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A decision on whether or not to prosecute Pentagon hacker Gary McKinnon in the UK may come later than expected.

As part of his fight against extradition to the US on hacking charges, McKinnon offered a signed confession to UK prosecutors through his lawyers in December. A UK prosecution would at least suspend, and possibly negate, long-running attempts to haul McKinnon over to the US.

McKinnon's solicitor, Karen Todner, received confirmation from the office of the director of public prosecutions on 15 January informing her that the request to try McKinnon was under consideration and a decision should come through within four weeks.

Almost a month later there's still no word on a decision. We asked a Crown Prosecution Service media representatives when a ruling was likely, but are yet to hear back. We'll update this story as and when we hear more.

McKinnon has admitted computer hacking offences contrary to the UK's Computer Misuse Act, punishable by a maximum sentence of up to five years behind bars. The former sysadmin was recently diagnosed with Asperger's Syndrome, something that would act as a strong mitigating factor when it comes to sentencing in both the US and UK systems.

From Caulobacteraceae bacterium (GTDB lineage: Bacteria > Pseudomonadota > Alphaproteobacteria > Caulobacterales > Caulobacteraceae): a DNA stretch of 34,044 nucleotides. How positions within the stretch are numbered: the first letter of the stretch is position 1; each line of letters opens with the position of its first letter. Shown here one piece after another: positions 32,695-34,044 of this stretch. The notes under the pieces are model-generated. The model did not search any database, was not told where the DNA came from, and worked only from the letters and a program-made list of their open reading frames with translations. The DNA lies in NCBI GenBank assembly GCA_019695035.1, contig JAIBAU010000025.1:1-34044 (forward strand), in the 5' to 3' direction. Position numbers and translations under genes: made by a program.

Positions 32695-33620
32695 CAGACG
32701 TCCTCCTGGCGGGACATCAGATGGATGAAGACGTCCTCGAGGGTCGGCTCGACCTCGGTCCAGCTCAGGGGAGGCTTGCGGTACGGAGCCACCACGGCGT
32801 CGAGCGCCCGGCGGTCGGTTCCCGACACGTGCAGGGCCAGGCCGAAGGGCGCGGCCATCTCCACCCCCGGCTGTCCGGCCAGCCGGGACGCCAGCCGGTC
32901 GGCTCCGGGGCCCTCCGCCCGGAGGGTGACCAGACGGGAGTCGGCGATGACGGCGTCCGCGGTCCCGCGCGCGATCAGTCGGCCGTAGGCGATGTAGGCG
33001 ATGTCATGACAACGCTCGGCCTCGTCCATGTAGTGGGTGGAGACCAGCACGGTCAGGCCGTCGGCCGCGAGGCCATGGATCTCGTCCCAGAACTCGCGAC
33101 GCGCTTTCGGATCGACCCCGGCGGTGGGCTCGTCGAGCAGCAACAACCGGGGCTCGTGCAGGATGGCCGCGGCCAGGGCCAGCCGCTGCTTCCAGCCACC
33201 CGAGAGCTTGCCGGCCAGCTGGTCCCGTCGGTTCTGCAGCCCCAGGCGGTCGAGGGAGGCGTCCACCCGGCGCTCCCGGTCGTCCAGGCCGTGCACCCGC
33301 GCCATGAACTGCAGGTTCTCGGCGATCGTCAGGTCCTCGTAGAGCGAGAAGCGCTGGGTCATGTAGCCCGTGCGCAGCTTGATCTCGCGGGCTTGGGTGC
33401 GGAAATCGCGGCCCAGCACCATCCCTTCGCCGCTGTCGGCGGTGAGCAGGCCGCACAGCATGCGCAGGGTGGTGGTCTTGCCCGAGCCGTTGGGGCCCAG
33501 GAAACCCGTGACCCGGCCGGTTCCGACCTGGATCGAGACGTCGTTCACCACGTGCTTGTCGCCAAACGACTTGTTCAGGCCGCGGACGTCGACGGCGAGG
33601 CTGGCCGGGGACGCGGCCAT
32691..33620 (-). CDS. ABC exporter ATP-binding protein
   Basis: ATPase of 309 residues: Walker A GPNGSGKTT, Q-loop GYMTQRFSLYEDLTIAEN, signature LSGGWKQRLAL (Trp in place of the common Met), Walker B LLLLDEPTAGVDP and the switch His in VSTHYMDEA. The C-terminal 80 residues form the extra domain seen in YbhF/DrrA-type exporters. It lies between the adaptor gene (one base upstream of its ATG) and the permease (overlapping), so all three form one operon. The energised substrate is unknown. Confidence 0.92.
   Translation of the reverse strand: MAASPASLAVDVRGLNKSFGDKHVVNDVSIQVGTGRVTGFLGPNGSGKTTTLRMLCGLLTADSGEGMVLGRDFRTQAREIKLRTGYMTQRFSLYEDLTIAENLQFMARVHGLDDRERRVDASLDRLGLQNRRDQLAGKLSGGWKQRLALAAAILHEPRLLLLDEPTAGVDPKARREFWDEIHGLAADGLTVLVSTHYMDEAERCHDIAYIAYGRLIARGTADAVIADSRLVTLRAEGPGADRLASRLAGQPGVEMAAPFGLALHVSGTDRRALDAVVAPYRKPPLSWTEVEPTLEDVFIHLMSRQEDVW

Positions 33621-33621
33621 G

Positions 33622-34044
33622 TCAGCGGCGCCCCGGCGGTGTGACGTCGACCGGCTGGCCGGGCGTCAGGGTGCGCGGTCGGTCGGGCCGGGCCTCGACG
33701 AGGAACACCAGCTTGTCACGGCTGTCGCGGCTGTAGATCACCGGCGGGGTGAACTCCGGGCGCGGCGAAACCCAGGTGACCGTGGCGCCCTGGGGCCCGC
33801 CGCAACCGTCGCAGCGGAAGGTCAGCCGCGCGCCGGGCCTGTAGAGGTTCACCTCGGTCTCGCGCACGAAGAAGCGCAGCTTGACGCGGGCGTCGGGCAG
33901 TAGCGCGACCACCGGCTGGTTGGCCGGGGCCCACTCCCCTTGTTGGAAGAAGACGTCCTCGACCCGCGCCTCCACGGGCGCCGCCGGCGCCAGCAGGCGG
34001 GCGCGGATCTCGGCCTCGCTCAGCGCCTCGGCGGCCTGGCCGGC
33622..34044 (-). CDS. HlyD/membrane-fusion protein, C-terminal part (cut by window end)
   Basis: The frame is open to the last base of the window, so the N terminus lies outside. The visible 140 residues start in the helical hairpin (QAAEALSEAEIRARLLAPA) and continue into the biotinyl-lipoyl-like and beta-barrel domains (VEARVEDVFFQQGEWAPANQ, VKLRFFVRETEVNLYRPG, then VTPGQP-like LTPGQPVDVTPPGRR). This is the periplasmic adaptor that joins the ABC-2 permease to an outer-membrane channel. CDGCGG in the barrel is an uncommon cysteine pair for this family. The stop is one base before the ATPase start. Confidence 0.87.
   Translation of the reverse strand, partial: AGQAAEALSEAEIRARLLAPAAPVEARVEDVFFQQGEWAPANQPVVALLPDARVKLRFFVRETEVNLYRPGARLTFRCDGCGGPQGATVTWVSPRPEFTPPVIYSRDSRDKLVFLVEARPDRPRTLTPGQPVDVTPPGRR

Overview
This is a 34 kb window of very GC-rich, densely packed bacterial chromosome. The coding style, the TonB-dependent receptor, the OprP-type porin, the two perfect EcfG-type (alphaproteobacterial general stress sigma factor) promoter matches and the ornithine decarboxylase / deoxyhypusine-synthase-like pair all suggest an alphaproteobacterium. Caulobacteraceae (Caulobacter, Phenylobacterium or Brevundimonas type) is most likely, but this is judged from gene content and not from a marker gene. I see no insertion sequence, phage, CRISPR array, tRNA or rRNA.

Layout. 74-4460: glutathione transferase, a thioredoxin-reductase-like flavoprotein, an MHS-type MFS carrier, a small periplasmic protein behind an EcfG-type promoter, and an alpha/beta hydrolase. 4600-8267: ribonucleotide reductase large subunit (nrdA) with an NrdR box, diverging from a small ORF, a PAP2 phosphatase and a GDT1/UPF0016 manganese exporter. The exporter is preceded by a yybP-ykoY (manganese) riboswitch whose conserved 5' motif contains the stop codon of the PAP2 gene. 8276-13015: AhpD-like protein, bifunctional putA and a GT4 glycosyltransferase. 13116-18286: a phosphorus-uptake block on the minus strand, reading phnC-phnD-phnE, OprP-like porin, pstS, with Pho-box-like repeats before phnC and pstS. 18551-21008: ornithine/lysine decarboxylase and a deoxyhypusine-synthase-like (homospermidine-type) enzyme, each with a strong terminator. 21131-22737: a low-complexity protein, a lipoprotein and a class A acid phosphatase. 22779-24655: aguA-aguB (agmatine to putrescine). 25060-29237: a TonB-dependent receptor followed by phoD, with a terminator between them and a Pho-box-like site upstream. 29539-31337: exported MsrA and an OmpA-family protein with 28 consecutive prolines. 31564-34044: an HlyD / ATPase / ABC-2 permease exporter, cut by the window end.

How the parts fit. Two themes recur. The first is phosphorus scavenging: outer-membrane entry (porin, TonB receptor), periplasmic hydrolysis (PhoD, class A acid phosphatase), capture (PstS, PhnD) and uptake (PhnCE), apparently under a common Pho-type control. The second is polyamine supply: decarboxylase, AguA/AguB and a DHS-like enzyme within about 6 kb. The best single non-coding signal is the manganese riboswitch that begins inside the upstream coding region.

McKinnon and his supporters argue that if he faced US justice he might be tried under anti-terrorism legislation, and could face a prison sentence of up to 70 years' imprisonment.

However, during a failed House of Lords appeal against extradition a US sentence in the range of 8-10 years was cited, and this is probably a more reliable benchmark. McKinnon's diagnosis with Asperger's Syndrome was only made after failed appeals to the House of Lords and the European Court of Human Rights last summer.

McKinnon and his supporters have consistently sought a UK trial during a long-running campaign against extradition now entering its fourth year. Last month judges agreed to review the Home Secretary's decision to go ahead with extradition proceedings against the London-based Scot, despite his recent diagnosis. McKinnon's campaign has over recent months gained the support of autism experts, who argue he doesn't deserve a custodial sentence anywhere. ®

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